a 30 minute drive from our home. Although
the temperature was in the high 60s, it was cloudy, windy,
were uncomfortably chilly in our tee shirts. This kept the
smaller birds under cover and difficult to see. It also demonstrated
how we have changed our definition of "cold weather" since moving to
Florida from the mountains of New Mexico.
birders who often report rare sightings acquire their skills and amass
huge trip and life lists not only by being where the birds are, but
also being there when the birds are. There
is that important dimension of the amount of time one spends in the
field. Some of the most treasured memories of my childhood were the
Saturday mornings when my father took me "down the river" (which to us
meant the Passaic River floodplain in Rutherford, just as New Jersey
folks say "down the shore" when they mean the Atlantic Ocean beaches).
We would follow rabbit tracks in the snow and catch garter snakes and
red salamanders in that marvelous place, now entirely "reclaimed" as
houses and condos... Just being there imparted such a great
feeling of freedom from and yet, connection, to the world around
There are only two ways for a birder to find
get out and chase them or let them come to you. If you feel lazy, you
can take part in the Great Backyard Bird Count, February 15-18, 2008,
or the Bird Watchers Digest Big Sit in October. I can usually meet my
20-Bird RDA (BirdChaser’s Recommended Daily Allowance) while
sitting on the back patio. The birds I expect to see so easily fall
into these three categories:
Ryan and the Winter of 2004-05
This Sunday, the banders recaptured a rosy-finch
winter of 2004-05. I cannot help but think that the
Rosy-Finch that was recaptured from the winter of 2004-2005 may have
been banded by the late Ryan Beaulieu, and, as was his habit, he kissed
it before it lofted from his hand. I recalled Ryan’s
that so aptly described his (and our) favorite bird family: "I love
their color and their behavior," he said. "Their pink is like no other
pink you’ve ever seen. And I love how they come down in this
huge, swirling flock and just the whole living-on-top of the mountain
We have had a wonderful week-long visit from our Chicagoland
grandchildren and their parents. Yesterday we capped off their visit
with a boating excursion in the waters around Marco Island, Florida.
After we cleared the dock at The Isles of Capri Marina, we headed for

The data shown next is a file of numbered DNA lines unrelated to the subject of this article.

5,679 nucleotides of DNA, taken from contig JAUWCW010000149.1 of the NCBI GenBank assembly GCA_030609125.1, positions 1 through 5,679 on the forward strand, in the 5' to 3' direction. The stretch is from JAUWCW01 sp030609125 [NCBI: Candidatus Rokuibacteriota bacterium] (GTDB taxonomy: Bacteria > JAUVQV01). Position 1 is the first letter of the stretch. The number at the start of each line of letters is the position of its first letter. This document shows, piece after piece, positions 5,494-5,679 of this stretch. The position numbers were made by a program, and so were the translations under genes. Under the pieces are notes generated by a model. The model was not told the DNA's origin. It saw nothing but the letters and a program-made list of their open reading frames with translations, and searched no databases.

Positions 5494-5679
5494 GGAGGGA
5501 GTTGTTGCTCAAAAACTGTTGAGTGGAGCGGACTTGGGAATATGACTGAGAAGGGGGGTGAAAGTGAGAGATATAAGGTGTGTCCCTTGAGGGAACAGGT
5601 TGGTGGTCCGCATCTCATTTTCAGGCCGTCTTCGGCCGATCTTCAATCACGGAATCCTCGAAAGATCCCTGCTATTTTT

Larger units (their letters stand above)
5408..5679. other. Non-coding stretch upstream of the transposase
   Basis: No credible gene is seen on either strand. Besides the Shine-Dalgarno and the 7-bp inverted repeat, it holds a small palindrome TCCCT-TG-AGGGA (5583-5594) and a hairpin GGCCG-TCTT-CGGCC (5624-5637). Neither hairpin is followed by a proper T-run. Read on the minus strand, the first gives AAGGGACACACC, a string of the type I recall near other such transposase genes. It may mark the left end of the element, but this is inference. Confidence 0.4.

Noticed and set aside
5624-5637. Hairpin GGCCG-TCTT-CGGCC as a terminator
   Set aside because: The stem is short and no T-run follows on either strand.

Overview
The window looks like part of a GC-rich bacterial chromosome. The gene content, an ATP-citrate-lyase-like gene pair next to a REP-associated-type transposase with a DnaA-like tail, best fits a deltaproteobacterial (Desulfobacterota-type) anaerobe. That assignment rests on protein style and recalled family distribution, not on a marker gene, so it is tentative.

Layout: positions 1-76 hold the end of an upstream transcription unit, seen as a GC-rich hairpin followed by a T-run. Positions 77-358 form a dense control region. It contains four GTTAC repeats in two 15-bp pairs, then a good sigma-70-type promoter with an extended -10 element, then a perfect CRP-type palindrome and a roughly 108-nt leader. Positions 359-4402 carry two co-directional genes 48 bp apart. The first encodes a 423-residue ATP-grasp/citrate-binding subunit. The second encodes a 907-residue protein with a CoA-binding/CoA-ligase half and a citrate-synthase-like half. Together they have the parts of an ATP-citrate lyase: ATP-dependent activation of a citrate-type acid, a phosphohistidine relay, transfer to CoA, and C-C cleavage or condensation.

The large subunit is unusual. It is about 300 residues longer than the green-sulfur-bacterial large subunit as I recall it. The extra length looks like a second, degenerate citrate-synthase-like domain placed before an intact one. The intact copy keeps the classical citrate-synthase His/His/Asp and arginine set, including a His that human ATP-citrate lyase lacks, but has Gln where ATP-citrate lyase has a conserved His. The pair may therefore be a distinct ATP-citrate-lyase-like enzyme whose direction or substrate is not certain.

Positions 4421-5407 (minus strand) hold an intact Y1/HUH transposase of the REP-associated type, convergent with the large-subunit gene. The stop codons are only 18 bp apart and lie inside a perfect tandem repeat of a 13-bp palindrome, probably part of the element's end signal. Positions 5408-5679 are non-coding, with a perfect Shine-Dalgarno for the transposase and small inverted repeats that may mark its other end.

some fishing in one of the the small bays behind the Gulf of Mexico
barrier islands. The children were on the lookout for
RDA (Recommended Daily Allowance)
This morning I checked my e-mail and learned that
the Pennsylvania Blogger better known as BirdChaser has written a
prescription for better birding. "Most people don’t eat
vegetables, or fiber. They also don’t see enough birds. This
I’ve decided that I need my minimum Recommended Daily
of Birds. For me, and for most folks in the Lower 48, a good Bird RDA
is probably 20 species." Our backyard lake is a natural magnet for
birds, so I figured I could easily exceed his recommended RDA.
Dry in South Florida
Lake Okeechobee is a good indicator of our lack
Lake levels have been falling for the past two years and have reached
record lows. Our little lake is down nearly four feet. We are
restricted to watering lawns only once a week. A few days before
Christmas, this beautiful sunrise over our backyard lake seemed to
promise some relief, outlining the anvil heads along the ocean front.
The showers never ventured onto land. The lake was still. The lack of
aeration from rain and wind drove the fish to the surface, gulping for
During our visit to nearby Chapel Trail Nature Center, a
bit of restored Everglades, I was surprised to see
something very unusual-- or so I thought at the time. Next to
boardwalk, a vine with yellow flowers was winding its way through the
branches of a tree that had red berries. One of the flowers on that
same vine looked as if it had gobbled up some of the berries and was
engulfing and absorbing them! Its petals were swollen and turning
orange, perhaps from the red color of the juice of the hapless berries
it had engorged. A vegetarian plant? Wow! I had never heard of such a
thing. Of course, I snapped a few photos for posterity. Was this an
incident new to science, and never to be seen again?
Rosy-Finches Flock to
To many people, New Mexico conjures the image of
landscapes and year-round sunny skies, a dry, almost sub-tropical
paradise.In fact, the topography of New Mexico produces an amazing
variety of climates and microclimates. Mile-high Albuquerque is arid
and mostly a desert-like grassland, just north of the true Chihuahuan
Desert, but it experiences one or two blizzards every year. Total